There’s a new Colonel Sanders at KFC – again.
The fried-chicken chain has hired actor and comedian Rob Riggle to portray its founder, Colonel Sanders, in a series of ads tied to the kickoff of the NFL football season.
The new ads show the Colonel founding a new professional football team called the Kentucky Buckets – “the first professional football team fueled by fried chicken.” The commercials will begin airing on Thursday, after going live on KFC’s YouTube channel on Wednesday night.
The ads highlight KFC’s $20 Fill Up, including the new Extra Crispy Tenders Fill Up meal, which includes 12 extra cripsy tenders, a large cole slaw, four biscuits, and two large mashed potatoes with gravy.
Riggle, who is best known for acting as a correspondent on the Daily Show and a cast member on Saturday Night Live, follows in the footsteps of a number of other comedians tapped to play the Colonel since Darrell Hammond brought the founder back from the dead in May 2015. Norm Macdonald, Jim Gaffigan, and most recently, George Hamilton have all appeared as Colonel Sanders in KFC advertising over the last year.
Riggle’s version of the Colonel is intended to sell the chicken chain to football fans – a hugely profitable market.
This NFL season, advertisers are paying record figures to show ads during football games, reports Sports Business Daily. Fox is reportedly charging roughly $700,000 for 30-second spots during games with 4:25 p.m. kickoffs.
“So far the response has been about 80% positive, 20% hate it,” Greg Creed, the CEO of KFC’s parent company, Yum Brands, said at aconferencea few weeks after the commercial ran. “And I am actually quite happy that 20% hate it, because now they at least have an opinion.”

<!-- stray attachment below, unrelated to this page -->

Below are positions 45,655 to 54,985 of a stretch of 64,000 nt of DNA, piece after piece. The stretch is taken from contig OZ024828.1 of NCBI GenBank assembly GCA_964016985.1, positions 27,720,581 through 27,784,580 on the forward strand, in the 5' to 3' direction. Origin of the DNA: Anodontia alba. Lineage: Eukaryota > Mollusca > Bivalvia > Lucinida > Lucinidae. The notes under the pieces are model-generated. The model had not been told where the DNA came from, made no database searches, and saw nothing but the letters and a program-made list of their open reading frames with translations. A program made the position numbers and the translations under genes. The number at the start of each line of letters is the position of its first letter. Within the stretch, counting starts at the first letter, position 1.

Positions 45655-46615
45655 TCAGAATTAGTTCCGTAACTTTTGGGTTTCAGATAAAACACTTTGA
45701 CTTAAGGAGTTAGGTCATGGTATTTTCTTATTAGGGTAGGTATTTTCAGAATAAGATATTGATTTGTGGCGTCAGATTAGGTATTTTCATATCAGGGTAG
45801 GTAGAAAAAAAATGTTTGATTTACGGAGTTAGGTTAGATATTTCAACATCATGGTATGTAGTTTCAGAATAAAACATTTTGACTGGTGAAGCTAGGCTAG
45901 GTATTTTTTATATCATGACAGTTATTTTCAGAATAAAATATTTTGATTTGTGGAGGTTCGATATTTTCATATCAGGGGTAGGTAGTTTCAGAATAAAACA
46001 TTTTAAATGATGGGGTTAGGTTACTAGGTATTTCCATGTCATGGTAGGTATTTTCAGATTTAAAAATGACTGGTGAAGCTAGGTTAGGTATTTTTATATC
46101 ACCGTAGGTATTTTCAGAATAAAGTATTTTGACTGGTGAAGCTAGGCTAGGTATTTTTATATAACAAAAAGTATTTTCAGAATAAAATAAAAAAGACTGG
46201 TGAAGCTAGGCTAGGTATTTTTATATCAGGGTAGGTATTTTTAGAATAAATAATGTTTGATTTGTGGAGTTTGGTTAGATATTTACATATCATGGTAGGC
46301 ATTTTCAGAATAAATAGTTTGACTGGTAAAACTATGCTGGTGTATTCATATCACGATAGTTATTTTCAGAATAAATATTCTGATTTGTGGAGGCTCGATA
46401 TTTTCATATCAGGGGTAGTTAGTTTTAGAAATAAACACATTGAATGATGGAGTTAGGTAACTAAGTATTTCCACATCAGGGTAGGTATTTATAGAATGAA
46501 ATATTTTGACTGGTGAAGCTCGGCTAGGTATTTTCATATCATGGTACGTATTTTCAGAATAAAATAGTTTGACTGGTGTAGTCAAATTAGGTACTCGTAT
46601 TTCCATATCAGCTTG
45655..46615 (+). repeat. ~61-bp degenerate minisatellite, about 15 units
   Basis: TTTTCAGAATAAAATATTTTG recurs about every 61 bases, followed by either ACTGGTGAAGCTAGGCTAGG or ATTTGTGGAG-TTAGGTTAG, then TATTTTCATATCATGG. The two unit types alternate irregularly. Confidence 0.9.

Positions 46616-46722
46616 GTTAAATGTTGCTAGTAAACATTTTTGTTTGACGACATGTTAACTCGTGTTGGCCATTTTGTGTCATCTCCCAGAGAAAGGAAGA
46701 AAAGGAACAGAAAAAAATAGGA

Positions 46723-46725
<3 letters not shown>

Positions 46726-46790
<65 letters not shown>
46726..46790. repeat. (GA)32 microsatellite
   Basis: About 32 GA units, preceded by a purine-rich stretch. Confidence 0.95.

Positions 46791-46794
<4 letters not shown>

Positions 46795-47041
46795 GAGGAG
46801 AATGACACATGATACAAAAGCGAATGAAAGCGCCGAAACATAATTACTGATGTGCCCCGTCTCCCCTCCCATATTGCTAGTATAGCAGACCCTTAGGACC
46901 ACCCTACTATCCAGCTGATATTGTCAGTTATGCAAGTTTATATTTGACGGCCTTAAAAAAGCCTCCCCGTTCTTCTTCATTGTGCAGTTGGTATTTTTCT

The controversial move has paid off for the chain. In July, Yum Brands announced that KFC had reported its eighth consecutive quarter of same-store sales growth, after a period of slumping sales.
CMO Kevin Hochman thinks the turnaround is due in part to the renewed role of the Colonel.
“We have to have a point of view,” Hochmantold Business Insider in May.“We’ve been playing it safe for so many years – some people will like it, some people won’t like it, but at the end of the day if we’re growing our business and we get more people into our brand, it’s worth it.”
Now, the use of Riggle serves as a tongue-in-cheek response to some of the Colonel’s biggest critics.
“Rob Riggle was the obvious choice for those on the internet calling for us to use the real Kentucky Colonel in our ads,” Hochman said in a statement on Wednesday. “He was born in Louisville, Kentucky and served our country as a Lieutenant Colonel in the Marines. It doesn’t get any more real than that.”